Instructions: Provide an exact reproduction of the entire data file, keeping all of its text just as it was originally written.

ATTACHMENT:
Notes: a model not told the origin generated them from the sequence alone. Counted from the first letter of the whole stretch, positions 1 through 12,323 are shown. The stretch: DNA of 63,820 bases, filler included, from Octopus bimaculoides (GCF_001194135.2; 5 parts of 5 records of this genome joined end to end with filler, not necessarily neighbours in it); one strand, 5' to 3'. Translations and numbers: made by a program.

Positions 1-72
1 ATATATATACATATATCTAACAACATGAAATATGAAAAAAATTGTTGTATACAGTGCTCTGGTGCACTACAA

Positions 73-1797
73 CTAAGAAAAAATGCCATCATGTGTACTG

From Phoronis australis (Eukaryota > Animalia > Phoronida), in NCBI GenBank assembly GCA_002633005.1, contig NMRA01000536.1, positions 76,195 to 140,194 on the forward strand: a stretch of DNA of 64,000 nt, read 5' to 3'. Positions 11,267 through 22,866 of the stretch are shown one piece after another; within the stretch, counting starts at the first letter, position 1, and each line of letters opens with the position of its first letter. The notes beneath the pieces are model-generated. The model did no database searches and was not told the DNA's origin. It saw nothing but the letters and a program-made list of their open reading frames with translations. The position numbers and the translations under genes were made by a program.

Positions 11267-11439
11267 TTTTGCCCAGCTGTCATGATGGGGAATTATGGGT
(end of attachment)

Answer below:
Notes: a model not told the origin generated them from the sequence alone. Counted from the first letter of the whole stretch, positions 1 through 12,323 are shown. The stretch: DNA of 63,820 bases, filler included, from Octopus bimaculoides (GCF_001194135.2; 5 parts of 5 records of this genome joined end to end with filler, not necessarily neighbours in it); one strand, 5' to 3'. Translations and numbers: made by a program.

Positions 1-72
1 ATATATATACATATATCTAACAACATGAAATATGAAAAAAATTGTTGTATACAGTGCTCTGGTGCACTACAA

Positions 73-1797
73 CTAAGAAAAAATGCCATCATGTGTACTG

From Phoronis australis (Eukaryota > Animalia > Phoronida), in NCBI GenBank assembly GCA_002633005.1, contig NMRA01000536.1, positions 76,195 to 140,194 on the forward strand: a stretch of DNA of 64,000 nt, read 5' to 3'. Positions 11,267 through 22,866 of the stretch are shown one piece after another; within the stretch, counting starts at the first letter, position 1, and each line of letters opens with the position of its first letter. The notes beneath the pieces are model-generated. The model did no database searches and was not told the DNA's origin. It saw nothing but the letters and a program-made list of their open reading frames with translations. The position numbers and the translations under genes were made by a program.

Positions 11267-11439
11267 TTTTGCCCAGCTGTCATGATGGGGAATTATGGGT